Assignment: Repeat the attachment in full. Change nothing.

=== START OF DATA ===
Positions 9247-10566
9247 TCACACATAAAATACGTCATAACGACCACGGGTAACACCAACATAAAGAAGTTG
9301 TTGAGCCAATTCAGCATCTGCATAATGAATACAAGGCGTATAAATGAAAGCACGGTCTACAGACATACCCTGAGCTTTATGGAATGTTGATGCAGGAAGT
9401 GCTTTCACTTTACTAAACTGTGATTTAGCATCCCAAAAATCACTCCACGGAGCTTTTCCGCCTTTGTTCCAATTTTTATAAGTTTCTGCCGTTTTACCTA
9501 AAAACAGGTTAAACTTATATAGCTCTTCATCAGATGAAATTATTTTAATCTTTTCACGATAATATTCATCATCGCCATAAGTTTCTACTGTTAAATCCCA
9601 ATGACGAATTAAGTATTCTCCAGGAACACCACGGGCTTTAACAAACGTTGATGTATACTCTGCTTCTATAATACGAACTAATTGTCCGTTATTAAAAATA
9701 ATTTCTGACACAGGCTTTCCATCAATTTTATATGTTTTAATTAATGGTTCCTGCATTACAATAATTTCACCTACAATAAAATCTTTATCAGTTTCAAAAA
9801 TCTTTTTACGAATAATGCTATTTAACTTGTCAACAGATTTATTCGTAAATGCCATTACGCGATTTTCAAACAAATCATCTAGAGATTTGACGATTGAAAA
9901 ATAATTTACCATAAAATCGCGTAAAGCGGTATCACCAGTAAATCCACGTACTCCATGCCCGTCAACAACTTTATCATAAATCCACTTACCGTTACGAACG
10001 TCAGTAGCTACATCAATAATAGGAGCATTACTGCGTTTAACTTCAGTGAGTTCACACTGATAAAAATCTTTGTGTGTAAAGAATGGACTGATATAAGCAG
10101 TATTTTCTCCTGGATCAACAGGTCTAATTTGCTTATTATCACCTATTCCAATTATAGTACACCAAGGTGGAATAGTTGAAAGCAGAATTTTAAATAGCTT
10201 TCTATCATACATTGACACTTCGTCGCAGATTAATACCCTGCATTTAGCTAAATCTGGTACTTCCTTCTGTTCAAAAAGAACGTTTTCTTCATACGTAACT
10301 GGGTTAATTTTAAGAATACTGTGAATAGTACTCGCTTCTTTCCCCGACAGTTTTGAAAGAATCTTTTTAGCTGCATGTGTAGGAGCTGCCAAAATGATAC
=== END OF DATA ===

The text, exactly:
Positions 9247-10566
9247 TCACACATAAAATACGTCATAACGACCACGGGTAACACCAACATAAAGAAGTTG
9301 TTGAGCCAATTCAGCATCTGCATAATGAATACAAGGCGTATAAATGAAAGCACGGTCTACAGACATACCCTGAGCTTTATGGAATGTTGATGCAGGAAGT
9401 GCTTTCACTTTACTAAACTGTGATTTAGCATCCCAAAAATCACTCCACGGAGCTTTTCCGCCTTTGTTCCAATTTTTATAAGTTTCTGCCGTTTTACCTA
9501 AAAACAGGTTAAACTTATATAGCTCTTCATCAGATGAAATTATTTTAATCTTTTCACGATAATATTCATCATCGCCATAAGTTTCTACTGTTAAATCCCA
9601 ATGACGAATTAAGTATTCTCCAGGAACACCACGGGCTTTAACAAACGTTGATGTATACTCTGCTTCTATAATACGAACTAATTGTCCGTTATTAAAAATA
9701 ATTTCTGACACAGGCTTTCCATCAATTTTATATGTTTTAATTAATGGTTCCTGCATTACAATAATTTCACCTACAATAAAATCTTTATCAGTTTCAAAAA
9801 TCTTTTTACGAATAATGCTATTTAACTTGTCAACAGATTTATTCGTAAATGCCATTACGCGATTTTCAAACAAATCATCTAGAGATTTGACGATTGAAAA
9901 ATAATTTACCATAAAATCGCGTAAAGCGGTATCACCAGTAAATCCACGTACTCCATGCCCGTCAACAACTTTATCATAAATCCACTTACCGTTACGAACG
10001 TCAGTAGCTACATCAATAATAGGAGCATTACTGCGTTTAACTTCAGTGAGTTCACACTGATAAAAATCTTTGTGTGTAAAGAATGGACTGATATAAGCAG
10101 TATTTTCTCCTGGATCAACAGGTCTAATTTGCTTATTATCACCTATTCCAATTATAGTACACCAAGGTGGAATAGTTGAAAGCAGAATTTTAAATAGCTT
10201 TCTATCATACATTGACACTTCGTCGCAGATTAATACCCTGCATTTAGCTAAATCTGGTACTTCCTTCTGTTCAAAAAGAACGTTTTCTTCATACGTAACT
10301 GGGTTAATTTTAAGAATACTGTGAATAGTACTCGCTTCTTTCCCCGACAGTTTTGAAAGAATCTTTTTAGCTGCATGTGTAGGAGCTGCCAAAATGATAC